Gale force winds, black stormy nights, shrieking rigging, feelings of isolation: Every new sailor believes she is the only one who feels fearful. But as the following excerpt from “Escape from the Ordinary,” shows, even seasoned sailors experience these emotions:
During the passage from Galápagos to the Marquesas Islands, there was no possibility of stopping in that vast stretch of ocean. Years before, while priming myself for our early retirement and sailing voyage, I read an account of a woman who was so afraid of that great expanse of isolation, she had her appendix removed to have one less thing to worry about.
At the time I laughed, thinking it an extreme act, but as we started on the same passage, I experienced random aches and pains, and my brain spun out unproductive and fearful thoughts. On our first night, I had a nightmare that my appendix had burst, and I hailed a large ship in the distance to come save me. I woke crying and went to the cockpit in search of fresh air and comfort from my husband, Glen. My mental state must have scared him. Instead of comforting me, he told me I was on dangerous territory with my mind; that kind of thinking could make it happen, and I needed to learn to control my thoughts, mind, and body.
He was right, of course. When I ignored my pains, they spun away, and it was as if they never existed. When I focused on them, they worsened, and no amount of internal conversation lessened what felt to be real. Keeping my mind in check during that long passage became part of my job.
Anxiety comes with adventure
“That was the largest barracuda I have ever seen. So many sharp teeth. My heart was pounding when it swam close to inspect us,” I told a cruising friend the other day while snorkeling together in the Florida Keys.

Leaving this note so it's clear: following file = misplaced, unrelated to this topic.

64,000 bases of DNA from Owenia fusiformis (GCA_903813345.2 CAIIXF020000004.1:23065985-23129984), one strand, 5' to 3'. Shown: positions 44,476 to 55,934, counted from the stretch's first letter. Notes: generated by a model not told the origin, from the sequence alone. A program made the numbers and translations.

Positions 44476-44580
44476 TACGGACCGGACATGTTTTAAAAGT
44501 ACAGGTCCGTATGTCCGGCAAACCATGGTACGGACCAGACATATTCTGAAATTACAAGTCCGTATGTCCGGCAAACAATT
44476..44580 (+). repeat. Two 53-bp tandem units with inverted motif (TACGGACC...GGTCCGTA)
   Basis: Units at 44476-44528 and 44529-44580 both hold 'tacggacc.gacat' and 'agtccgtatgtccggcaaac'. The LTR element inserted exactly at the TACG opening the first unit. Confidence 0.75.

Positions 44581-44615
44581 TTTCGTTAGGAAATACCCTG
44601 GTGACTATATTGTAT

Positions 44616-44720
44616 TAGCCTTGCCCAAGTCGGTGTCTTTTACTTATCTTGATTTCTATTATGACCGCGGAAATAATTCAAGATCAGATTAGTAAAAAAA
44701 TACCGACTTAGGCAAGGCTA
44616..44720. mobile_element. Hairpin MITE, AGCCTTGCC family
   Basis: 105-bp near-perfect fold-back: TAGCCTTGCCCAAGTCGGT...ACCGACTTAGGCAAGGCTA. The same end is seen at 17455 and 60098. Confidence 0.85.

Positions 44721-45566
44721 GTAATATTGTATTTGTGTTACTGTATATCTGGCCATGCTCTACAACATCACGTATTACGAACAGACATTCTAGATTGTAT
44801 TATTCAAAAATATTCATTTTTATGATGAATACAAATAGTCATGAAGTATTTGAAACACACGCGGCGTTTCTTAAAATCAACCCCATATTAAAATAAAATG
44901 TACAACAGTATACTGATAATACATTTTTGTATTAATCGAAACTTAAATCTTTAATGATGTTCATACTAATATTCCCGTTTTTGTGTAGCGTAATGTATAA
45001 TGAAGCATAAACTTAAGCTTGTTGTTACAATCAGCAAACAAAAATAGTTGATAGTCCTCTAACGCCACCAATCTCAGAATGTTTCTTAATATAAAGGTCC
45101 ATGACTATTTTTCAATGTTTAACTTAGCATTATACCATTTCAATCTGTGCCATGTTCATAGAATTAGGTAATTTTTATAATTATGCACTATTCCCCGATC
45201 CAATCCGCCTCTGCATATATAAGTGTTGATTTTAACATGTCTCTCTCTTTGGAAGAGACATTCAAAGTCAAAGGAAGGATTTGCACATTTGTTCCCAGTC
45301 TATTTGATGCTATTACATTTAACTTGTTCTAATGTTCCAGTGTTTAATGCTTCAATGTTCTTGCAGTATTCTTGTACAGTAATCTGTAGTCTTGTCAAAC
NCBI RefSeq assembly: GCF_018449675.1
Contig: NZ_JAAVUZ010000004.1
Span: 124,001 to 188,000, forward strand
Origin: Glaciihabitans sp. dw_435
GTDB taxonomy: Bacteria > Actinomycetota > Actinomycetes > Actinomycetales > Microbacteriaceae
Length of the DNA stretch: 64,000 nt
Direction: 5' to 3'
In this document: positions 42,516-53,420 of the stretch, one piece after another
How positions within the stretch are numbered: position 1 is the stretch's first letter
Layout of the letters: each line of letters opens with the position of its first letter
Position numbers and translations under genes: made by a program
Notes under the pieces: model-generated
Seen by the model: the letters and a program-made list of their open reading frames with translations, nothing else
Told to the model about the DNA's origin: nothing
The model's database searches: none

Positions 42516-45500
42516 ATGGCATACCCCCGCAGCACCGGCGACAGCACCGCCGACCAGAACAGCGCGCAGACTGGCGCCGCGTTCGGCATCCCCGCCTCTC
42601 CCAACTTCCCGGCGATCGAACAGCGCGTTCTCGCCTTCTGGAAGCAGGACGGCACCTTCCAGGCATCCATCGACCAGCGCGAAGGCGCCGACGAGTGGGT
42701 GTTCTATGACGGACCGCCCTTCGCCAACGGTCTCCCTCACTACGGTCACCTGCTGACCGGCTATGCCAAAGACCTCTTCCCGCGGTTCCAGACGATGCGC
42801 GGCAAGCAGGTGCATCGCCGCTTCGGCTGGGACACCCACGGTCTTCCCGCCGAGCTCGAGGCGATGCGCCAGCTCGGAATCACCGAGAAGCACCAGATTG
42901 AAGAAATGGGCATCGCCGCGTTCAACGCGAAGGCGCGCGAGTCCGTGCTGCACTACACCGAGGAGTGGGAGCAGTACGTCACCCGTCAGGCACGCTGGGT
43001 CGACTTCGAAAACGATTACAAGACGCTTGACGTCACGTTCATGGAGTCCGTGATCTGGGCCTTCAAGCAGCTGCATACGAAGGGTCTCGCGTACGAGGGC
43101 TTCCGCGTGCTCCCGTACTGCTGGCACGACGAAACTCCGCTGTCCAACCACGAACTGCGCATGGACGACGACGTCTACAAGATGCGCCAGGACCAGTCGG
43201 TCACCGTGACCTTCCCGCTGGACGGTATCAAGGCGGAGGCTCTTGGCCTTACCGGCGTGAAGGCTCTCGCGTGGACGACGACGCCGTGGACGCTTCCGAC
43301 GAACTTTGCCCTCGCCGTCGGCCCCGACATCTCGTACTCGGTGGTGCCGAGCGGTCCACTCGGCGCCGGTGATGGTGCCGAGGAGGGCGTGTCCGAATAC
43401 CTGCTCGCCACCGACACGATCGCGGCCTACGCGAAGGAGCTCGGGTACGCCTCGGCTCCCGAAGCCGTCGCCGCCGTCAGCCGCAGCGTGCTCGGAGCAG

“Julie, I didn’t think you were afraid of anything. It takes a fearless person to cross oceans, sail around the world…”
My friend’s words surprised me. Fearless was about as far from my own perceptions of myself as it’s possible to get. Far from projecting indifference to danger, I raise worry to an art form. My imagination for worst-case scenarios is so keen that during ocean passages I could get nauseous merely studying a weather fax showing extreme weather ahead.
We all think that it’s the other sailors who are courageous. That we are the only ones feeling the fear. During our voyage I wondered, did my sailing heroes suffer the same feeling of dread at coming storms? Did they suffer twice—once in their mind and then through the actual gale force winds, breaking seas and mountains of waves? Did they lie awake off watch when they should have been resting, systematically worrying about everything that could possibly go wrong? Did they experience anxiety the night before every ocean passage?
Of course, they must have. It’s not cowardly to recognize and respect the inherent risks of both offshore and coastal sailing. If, like me, you suffer anxiety at the enormity of tackling oceans on a small boat, know that you are not alone.
During eight (mostly wonderful) years of ocean voyaging, I developed some coping strategies that got me around the world. See if they can help you achieve your own cruising dreams.
Tip #1: Get your fears down on paper
Keep a journal and write every day, the old-school kind of notebook that you write in, not a smartphone app. My own journaling started as jotting down a few notes about the day—a memory prompt for a weekly email dispatch to family and friends. That daily entry was so satisfying, it grew from notes to travelogue to therapy to a blog and then two books.
You can write whatever you like, and no one is going to judge you for it. Your journal is a space for you to pour out your deepest, darkest secrets, fears, joys, and more. Getting it all out on paper gives clarity and focus to what is bothering you, allowing you to work through them. You might come to major epiphanies, or just gather the strength to approach others with things that may need to be discussed aloud.
Example of a real entry from my journal: “Tonight we sail through a storm with gale force winds. My chest is tight, and I feel anxious because we always wait too long to reef. I hate for either of us to get on deck to reef in 45-knot winds with waves breaking over the deck. My real fear is that one of us will get washed overboard and get lost before the other can retrieve.”
Seeing my fears on paper prompted me to talk them over with my husband and reach agreement on reefing rules that would reduce the reason behind those emotions. Anxiety is a vague fear until you write it down.
The benefits of journaling accrue in ways you cannot imagine until you do it. Make it a daily habit and see what happens.